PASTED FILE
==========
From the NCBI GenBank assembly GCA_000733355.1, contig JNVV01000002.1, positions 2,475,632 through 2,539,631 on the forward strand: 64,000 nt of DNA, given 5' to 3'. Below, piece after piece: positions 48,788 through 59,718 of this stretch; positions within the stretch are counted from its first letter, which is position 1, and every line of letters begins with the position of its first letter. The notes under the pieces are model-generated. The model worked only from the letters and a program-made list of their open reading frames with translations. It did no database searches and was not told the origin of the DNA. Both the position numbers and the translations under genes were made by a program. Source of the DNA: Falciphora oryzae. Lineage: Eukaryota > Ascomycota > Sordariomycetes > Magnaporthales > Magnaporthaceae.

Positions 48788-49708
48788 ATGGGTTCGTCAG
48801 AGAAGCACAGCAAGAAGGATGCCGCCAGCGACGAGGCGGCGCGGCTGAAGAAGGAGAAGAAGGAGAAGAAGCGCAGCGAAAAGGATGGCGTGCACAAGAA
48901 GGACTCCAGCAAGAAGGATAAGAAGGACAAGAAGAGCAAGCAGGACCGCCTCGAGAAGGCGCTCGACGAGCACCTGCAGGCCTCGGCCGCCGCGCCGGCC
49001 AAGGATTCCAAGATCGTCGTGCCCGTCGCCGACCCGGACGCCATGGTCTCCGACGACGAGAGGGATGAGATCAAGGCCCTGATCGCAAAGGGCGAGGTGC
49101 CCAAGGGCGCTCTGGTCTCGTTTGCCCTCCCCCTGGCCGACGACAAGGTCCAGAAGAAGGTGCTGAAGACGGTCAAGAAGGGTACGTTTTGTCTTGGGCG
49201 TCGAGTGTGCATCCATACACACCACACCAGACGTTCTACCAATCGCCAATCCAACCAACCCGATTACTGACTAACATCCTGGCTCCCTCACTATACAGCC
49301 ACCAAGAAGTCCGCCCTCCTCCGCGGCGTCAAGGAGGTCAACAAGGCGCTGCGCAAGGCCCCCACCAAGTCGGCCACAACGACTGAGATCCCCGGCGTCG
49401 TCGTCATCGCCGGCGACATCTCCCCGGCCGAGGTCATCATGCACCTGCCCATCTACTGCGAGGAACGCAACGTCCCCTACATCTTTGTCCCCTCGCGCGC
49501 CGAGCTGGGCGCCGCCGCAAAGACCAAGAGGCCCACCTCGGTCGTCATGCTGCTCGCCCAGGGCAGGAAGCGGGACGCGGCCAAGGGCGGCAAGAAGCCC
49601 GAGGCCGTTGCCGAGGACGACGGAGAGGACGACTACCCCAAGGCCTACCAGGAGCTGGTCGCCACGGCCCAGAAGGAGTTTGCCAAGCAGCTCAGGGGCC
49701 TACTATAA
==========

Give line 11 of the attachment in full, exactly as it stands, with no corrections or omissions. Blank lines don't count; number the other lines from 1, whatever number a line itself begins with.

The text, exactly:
49501 CGAGCTGGGCGCCGCCGCAAAGACCAAGAGGCCCACCTCGGTCGTCATGCTGCTCGCCCAGGGCAGGAAGCGGGACGCGGCCAAGGGCGGCAAGAAGCCC